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José A. Gómez-Ibáñez

Enthusiasm for the private provision of infrastructure – such as highways, railroads, electricity and water – seems to be waning among the developing countries just as it is increasing in the United States and Europe. To what extent was private provision of infrastructure successful in developing countries and what does their experience suggest for the future of private investment in the United States?

About the Speaker(s)

Speaker: José A. Gómez-Ibáñez is the Derek C. Bok Professor of Urban Planning and Public Policy at Harvard University, where he holds a joint appointment at the Graduate School of Design and the John F. Kennedy School of Government. He teaches courses in economics, infrastructure and transportation policy in both schools.

Professor Gómez-Ibáñez’ research interests are in transportation, infrastructure, and economic development, and he has authored or edited a half dozen books including: Regulating Infrastructure: Monopoly, Contracts and Discretion (Harvard University Press, 2003); Essays in Transportation Economics and Policy: A Handbook in Honor of John R. Meyer(with William Tye and Clifford Winston, Brookings Institution Press, 1999); Going Private: The International Experience with Transport Privatization (with John R. Meyer, Brookings Institution Press, 1993); Regulation for Revenue: The Political Economy of Land Use Exactions (with Alan Altshuler, Brookings Institution Press, 1993); Autos, Transit and Cities (with John R. Meyer, Harvard University Press, 1981); Cases in Microeconomics (with Joseph Kalt, Prentice-Hall, 1990).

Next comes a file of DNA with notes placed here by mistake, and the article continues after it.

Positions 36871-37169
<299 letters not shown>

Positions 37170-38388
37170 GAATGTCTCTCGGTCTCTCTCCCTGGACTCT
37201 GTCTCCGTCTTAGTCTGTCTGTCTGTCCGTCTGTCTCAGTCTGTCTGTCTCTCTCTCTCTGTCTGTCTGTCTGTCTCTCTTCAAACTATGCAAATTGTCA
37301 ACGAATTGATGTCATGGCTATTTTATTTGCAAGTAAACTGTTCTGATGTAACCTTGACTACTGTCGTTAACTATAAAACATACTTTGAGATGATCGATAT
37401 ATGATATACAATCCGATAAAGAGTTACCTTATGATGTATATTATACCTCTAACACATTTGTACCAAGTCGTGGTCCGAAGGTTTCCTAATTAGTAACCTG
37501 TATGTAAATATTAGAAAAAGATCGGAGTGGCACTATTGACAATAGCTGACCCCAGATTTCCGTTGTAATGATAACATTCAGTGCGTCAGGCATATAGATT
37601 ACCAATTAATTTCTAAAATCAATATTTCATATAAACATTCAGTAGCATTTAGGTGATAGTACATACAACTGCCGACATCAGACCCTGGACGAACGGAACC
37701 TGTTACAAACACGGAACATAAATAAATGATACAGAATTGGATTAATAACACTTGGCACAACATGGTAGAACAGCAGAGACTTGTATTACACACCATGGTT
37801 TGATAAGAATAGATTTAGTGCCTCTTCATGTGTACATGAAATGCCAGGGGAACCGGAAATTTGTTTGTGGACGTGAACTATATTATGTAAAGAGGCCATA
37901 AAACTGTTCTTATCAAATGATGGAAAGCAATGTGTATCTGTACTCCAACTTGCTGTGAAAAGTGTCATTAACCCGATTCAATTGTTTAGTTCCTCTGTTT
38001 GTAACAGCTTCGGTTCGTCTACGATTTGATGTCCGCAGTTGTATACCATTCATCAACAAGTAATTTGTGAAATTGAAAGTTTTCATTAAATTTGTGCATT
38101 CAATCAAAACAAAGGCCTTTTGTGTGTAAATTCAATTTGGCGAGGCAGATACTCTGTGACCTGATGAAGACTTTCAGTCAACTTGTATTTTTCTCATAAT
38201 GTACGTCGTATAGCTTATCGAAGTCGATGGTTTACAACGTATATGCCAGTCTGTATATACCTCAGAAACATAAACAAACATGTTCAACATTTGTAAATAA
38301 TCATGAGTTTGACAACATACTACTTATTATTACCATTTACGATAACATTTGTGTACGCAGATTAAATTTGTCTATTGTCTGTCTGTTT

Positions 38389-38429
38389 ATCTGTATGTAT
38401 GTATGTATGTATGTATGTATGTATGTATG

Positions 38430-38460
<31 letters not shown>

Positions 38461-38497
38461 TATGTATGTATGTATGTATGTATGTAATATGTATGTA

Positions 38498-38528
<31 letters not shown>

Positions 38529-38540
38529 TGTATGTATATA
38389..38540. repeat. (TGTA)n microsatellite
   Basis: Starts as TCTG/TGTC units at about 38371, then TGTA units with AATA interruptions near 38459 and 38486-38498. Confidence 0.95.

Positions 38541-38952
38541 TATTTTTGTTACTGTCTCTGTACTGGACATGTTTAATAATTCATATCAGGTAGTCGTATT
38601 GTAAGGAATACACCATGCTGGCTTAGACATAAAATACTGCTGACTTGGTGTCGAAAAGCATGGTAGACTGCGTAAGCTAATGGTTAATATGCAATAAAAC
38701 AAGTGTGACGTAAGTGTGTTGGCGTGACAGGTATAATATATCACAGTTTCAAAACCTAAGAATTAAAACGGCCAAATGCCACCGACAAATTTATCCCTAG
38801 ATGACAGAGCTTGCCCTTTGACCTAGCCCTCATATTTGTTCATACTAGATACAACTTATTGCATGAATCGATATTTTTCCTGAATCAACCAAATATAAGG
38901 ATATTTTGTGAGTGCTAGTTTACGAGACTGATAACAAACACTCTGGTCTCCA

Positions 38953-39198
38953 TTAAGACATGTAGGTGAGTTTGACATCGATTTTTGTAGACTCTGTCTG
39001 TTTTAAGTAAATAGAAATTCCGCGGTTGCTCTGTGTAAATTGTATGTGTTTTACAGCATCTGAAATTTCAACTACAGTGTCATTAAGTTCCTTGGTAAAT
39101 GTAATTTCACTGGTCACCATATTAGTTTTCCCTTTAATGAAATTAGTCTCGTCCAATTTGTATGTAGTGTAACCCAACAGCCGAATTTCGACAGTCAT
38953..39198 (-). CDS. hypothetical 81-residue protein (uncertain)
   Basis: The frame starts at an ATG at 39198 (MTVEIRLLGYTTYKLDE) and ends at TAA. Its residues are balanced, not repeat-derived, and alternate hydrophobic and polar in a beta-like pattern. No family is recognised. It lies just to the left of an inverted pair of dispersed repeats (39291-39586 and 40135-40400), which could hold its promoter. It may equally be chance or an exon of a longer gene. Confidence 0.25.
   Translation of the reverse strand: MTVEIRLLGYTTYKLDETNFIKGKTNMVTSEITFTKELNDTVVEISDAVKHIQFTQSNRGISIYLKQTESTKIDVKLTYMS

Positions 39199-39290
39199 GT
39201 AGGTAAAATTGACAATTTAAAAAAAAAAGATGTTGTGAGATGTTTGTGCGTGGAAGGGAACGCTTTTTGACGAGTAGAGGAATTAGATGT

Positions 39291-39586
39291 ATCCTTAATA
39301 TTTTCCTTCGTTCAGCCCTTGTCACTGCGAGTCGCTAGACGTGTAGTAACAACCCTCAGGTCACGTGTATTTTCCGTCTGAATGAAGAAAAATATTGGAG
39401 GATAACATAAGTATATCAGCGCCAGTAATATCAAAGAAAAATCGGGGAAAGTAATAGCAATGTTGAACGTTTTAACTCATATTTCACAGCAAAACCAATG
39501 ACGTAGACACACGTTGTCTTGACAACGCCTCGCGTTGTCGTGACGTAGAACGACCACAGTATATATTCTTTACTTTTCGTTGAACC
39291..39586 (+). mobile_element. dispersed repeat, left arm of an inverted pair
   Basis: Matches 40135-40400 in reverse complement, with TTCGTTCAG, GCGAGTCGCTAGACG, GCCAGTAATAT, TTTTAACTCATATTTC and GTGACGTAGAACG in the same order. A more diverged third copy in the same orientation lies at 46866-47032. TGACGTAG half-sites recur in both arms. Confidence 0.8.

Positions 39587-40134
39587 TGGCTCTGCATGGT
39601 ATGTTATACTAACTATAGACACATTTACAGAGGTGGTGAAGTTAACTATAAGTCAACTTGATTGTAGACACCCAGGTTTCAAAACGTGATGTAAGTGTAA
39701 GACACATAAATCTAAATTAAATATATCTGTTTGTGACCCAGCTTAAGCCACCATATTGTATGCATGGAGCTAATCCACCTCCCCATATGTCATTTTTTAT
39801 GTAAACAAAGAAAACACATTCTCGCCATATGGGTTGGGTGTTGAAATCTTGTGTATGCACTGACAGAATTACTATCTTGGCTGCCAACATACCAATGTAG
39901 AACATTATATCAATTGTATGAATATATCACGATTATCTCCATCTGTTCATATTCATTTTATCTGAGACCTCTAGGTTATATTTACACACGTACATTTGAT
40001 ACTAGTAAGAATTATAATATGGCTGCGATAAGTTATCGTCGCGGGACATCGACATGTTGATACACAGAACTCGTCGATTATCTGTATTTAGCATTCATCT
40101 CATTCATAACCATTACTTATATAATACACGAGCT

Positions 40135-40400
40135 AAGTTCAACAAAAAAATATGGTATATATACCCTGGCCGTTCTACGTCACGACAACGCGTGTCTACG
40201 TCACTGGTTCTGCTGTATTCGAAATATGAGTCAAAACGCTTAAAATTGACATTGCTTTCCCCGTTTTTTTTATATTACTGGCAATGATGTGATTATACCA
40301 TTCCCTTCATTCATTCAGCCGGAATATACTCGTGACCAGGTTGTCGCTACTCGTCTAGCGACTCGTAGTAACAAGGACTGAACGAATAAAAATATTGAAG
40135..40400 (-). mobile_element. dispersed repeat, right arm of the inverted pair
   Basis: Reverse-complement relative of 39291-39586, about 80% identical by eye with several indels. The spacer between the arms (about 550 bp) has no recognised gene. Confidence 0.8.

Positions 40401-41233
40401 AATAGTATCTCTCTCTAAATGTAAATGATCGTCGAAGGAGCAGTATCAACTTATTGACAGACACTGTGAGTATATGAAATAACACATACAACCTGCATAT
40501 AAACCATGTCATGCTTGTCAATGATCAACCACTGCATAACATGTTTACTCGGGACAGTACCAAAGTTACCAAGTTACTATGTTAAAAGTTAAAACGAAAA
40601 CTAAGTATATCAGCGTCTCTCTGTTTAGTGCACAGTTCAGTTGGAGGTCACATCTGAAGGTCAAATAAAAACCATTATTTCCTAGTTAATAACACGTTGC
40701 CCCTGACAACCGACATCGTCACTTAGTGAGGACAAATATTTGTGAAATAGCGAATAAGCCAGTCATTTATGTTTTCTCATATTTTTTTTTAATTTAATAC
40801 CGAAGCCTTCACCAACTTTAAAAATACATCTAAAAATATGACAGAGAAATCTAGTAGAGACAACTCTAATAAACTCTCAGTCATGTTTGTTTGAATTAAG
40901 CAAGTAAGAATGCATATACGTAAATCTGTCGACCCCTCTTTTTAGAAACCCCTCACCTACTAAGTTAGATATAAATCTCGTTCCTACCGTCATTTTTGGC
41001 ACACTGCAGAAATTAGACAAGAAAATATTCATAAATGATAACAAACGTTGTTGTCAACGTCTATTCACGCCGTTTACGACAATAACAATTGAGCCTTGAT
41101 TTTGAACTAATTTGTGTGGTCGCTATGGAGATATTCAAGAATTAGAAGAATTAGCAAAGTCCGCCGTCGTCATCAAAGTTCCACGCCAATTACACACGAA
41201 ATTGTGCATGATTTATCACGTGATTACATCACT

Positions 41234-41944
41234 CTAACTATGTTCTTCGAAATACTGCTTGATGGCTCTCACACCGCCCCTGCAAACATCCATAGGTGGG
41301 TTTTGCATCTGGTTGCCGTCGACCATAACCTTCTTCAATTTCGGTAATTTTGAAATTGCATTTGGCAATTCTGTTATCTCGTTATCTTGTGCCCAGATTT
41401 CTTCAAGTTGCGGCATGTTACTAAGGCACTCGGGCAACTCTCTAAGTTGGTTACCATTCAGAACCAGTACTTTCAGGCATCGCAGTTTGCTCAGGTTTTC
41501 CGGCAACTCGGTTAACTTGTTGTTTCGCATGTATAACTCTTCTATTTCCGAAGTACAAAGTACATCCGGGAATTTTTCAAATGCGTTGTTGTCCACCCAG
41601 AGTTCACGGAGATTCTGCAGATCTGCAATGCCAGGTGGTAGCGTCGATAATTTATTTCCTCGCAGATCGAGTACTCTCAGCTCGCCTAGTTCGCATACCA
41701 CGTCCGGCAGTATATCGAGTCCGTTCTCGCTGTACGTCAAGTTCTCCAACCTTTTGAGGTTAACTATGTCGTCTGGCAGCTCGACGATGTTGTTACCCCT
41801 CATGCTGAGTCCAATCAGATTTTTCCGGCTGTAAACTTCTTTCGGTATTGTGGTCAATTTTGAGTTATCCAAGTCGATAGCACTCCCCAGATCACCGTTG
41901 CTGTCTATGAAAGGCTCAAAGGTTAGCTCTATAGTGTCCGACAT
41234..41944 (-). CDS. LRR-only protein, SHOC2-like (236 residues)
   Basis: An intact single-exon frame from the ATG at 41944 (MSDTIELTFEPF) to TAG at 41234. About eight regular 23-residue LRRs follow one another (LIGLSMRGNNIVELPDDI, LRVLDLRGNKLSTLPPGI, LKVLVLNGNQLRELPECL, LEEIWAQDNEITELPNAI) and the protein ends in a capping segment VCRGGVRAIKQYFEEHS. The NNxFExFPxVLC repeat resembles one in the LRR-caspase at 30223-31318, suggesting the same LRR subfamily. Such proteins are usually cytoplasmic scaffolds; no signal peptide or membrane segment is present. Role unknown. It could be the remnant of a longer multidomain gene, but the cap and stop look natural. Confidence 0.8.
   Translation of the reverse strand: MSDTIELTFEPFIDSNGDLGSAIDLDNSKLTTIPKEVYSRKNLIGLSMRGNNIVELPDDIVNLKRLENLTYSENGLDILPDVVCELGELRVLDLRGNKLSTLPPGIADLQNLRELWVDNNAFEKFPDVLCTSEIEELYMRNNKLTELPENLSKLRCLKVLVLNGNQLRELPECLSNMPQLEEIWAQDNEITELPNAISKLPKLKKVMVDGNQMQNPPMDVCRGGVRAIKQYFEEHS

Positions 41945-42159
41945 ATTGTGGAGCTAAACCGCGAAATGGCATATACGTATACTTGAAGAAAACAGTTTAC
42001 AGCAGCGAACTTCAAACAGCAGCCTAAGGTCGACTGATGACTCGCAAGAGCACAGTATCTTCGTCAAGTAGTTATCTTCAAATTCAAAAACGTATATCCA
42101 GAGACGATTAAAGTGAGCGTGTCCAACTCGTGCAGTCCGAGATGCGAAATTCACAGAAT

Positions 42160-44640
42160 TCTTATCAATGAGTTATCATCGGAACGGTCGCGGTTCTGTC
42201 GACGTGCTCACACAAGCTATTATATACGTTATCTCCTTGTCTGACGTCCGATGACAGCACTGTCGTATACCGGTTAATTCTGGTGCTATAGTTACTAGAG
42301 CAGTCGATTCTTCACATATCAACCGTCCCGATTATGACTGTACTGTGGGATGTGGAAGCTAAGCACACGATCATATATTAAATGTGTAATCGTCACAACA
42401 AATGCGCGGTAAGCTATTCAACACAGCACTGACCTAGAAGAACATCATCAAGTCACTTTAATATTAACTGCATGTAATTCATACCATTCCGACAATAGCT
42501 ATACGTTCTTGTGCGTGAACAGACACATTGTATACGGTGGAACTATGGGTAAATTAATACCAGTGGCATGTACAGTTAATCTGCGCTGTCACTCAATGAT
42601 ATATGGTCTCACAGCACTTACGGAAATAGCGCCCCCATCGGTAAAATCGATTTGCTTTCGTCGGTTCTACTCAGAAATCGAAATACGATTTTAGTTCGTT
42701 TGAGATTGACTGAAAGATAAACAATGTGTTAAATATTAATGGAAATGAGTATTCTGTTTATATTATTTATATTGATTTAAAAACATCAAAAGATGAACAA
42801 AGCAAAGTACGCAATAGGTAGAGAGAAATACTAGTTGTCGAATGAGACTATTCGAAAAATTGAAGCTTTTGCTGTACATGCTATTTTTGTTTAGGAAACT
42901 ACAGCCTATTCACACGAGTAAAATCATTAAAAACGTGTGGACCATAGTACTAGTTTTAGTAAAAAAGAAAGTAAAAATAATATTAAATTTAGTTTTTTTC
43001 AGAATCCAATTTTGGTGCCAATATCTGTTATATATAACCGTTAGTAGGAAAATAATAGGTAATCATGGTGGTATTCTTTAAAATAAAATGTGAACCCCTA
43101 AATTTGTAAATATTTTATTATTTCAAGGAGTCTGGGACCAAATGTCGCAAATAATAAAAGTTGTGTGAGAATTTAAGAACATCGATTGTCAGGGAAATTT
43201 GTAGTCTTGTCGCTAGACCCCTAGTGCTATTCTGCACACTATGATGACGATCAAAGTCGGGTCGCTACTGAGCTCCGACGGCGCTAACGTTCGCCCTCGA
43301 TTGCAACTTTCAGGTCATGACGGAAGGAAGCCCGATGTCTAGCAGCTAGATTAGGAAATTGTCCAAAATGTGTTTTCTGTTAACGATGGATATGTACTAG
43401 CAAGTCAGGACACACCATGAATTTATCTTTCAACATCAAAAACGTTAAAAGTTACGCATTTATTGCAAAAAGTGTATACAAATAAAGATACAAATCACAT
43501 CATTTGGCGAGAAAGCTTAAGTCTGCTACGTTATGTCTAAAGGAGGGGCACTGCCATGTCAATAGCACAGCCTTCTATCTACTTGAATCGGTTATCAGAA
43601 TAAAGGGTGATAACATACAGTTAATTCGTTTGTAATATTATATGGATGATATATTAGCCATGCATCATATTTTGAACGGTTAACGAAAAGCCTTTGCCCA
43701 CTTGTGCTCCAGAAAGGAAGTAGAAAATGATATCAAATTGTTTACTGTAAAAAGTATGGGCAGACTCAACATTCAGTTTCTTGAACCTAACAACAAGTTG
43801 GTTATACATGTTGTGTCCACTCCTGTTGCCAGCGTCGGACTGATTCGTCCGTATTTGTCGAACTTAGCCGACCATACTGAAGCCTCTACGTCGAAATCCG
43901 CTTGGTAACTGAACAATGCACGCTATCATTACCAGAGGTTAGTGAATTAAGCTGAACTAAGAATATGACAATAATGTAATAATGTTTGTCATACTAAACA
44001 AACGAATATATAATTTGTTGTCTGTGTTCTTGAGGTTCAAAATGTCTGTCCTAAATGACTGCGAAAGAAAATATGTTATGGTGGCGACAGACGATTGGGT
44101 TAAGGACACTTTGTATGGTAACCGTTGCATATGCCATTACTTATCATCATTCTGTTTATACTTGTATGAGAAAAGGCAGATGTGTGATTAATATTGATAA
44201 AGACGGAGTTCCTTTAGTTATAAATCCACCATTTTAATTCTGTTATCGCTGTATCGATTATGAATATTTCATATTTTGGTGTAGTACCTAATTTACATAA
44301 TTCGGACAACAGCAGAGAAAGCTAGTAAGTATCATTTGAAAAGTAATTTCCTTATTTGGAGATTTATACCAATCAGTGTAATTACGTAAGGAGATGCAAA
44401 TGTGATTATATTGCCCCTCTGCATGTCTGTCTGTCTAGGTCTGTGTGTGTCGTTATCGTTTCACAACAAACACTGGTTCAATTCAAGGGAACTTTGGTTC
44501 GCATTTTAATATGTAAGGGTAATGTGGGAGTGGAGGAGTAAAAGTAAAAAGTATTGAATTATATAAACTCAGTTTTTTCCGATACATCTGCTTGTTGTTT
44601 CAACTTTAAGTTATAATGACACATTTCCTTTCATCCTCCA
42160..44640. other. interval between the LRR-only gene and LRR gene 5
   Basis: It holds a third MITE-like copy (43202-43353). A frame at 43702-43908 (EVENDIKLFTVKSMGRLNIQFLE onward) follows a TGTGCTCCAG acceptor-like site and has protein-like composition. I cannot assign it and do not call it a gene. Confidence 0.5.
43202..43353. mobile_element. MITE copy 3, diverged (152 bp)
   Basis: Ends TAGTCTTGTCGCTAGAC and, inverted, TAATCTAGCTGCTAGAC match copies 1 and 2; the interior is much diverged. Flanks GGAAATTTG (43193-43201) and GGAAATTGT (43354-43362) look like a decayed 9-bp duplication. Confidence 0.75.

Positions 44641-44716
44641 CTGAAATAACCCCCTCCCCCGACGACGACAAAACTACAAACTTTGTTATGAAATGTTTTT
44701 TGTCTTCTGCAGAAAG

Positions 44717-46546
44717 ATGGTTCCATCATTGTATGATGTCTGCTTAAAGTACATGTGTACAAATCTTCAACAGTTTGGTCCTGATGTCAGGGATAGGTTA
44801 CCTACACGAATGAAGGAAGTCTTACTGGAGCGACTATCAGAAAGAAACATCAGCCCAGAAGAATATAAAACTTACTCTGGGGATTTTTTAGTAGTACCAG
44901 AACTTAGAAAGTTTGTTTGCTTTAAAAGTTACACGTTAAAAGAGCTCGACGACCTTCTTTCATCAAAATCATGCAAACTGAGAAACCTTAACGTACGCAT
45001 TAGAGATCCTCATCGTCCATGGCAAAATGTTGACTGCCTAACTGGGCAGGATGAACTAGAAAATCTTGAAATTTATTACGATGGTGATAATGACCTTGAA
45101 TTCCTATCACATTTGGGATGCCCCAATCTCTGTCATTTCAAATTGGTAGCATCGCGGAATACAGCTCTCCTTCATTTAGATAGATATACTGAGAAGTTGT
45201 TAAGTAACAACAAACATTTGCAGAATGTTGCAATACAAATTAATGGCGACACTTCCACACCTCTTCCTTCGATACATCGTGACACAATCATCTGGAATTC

At Harvard, Gómez-Ibáñez currently serves as the faculty co-chair (with Henry Lee) of the Infrastructure in a Market Economy executive program at the Kennedy School. In the past he has been the faculty chair of the Masters in Urban Planning Program at the Design School (2001-2004), of the Masters in Public Policy Program at the Kennedy School (1996-1998), of doctoral programs at the Design School (1992-1995), and of the Department of Urban Planning and Design at the Design School (1984-1988).